While the Modi government is tight-lipped about Naku La, Hindustan Times, after talking to top military commanders and diplomats, has learnt that the just like the Pangong Tso disengagement, the easing of tensions on Naku La has been dictated by the highest levels in Beijing with a renewed effort to build trust and normalise relations. The decision-making authority in the PLA’s case is the Central Military Commission headed by President Xi Jinping, who is also the commander-in-chief of China’s defence forces.
Quoting a former army chief, the report says: “The speed at which the PLA has moved its troops beyond Finger 8 on the north bank of Pangong Tso towards Srijap plains and beyond as well as withdrawal of no less than 220 Chinese light tanks from south banks of Pangong Tso clearly shows that the instructions have come from the highest level in Beijing.”
Government sources said the disengagement process, which began Wednesday, was not sudden but had actually been under discussion since September, the same month that the Bharatiya and Chinese Foreign and Defence Ministers met in Russia. Since then, the sources added, there had been several rounds of discussion during which both Bharat and China eased their stands. Over the course of the stand-off, Bharat and China had multiple rounds of talks at the military and diplomatic levels, but the stalemate was finally tackled during the Corps Commander dialogue last month.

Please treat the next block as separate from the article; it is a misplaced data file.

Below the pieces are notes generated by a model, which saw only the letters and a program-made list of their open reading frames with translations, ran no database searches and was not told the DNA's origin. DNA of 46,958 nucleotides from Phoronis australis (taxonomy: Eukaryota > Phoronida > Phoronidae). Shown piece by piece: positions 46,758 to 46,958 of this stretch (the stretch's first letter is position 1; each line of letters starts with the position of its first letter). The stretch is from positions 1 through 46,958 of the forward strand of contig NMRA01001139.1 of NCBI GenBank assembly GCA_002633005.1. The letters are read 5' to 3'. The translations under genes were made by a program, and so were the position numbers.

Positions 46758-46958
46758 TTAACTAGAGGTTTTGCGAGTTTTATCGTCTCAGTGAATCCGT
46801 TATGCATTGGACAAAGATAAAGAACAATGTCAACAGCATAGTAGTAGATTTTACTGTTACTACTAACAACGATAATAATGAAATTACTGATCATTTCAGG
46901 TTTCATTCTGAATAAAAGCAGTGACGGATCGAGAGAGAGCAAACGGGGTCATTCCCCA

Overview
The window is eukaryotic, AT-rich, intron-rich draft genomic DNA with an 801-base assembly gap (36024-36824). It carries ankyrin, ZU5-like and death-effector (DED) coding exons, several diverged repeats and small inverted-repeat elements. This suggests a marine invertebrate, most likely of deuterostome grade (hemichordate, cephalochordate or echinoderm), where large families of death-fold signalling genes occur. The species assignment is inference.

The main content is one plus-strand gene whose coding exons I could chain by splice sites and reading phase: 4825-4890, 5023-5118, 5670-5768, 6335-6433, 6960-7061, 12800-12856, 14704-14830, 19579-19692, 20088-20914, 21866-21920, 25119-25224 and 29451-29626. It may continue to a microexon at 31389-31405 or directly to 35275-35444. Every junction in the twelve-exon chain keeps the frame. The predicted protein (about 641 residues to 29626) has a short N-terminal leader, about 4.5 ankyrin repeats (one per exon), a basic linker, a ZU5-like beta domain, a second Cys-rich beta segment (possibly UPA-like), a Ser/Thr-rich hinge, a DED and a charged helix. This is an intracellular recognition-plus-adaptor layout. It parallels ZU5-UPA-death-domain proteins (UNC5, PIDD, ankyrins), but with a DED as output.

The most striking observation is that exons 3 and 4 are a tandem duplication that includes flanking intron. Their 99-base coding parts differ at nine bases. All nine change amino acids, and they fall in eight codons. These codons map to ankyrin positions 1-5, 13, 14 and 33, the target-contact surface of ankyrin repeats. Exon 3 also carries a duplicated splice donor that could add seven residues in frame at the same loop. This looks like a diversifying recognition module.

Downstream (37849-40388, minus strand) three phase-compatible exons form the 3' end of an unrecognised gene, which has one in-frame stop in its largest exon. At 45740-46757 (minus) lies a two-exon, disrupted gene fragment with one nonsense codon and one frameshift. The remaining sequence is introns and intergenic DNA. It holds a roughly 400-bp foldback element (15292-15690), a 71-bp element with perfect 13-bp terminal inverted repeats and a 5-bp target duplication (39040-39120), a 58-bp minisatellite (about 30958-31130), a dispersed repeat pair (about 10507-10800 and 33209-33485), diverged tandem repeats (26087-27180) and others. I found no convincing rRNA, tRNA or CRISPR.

According to senior military officers, Indian Army commanders raised the question of severe mistrust with their PLA counterparts, citing the continued friction at Naku La while the Pangong Tso disengagement agreement was reached on February 10. It is learnt that just to prove that the PLA was committed to genuine disengagement with the Indian Army, a battalion commander sought a meeting with his Bharatiya counterpart at Naku La on the same day, assuring no further transgression from the Chinese side.
In Sikkim, there is agreement between Bharat and China on aligning the border, which is essentially the watershed between the waters that flow into the Teesta, and those into the Amo Chu and other rivers in Tibet. But as of now the border has not actually been demarcated on the ground. As it is, there have been issues in the so-called Finger Area to the east of Naku La. The Chinese have been contesting the boundary in the north-eastern arc of Sikkim, because this is in an area where terrain allows Bharat to deploy armoured units that can threaten the roads connecting Tibet to the Chumbi Valley.
“Too early to hope for peace, tranquillity & as-before relations between India & China. LoC type deployment on LAC; strategic & economic measures adopted already must continue,” tweeted Malik.
The challenge for Bharat is to counter this effort and given the demands of manning the LAC in the same manner we do the Line of Control with Pakistan, it is not going to be easy.
(The story has been published via a syndicated feed with minor edits to conform to HinduPost style guide)
Did you find this article useful? We’re a non-profit. Make a donation and help pay for our journalism.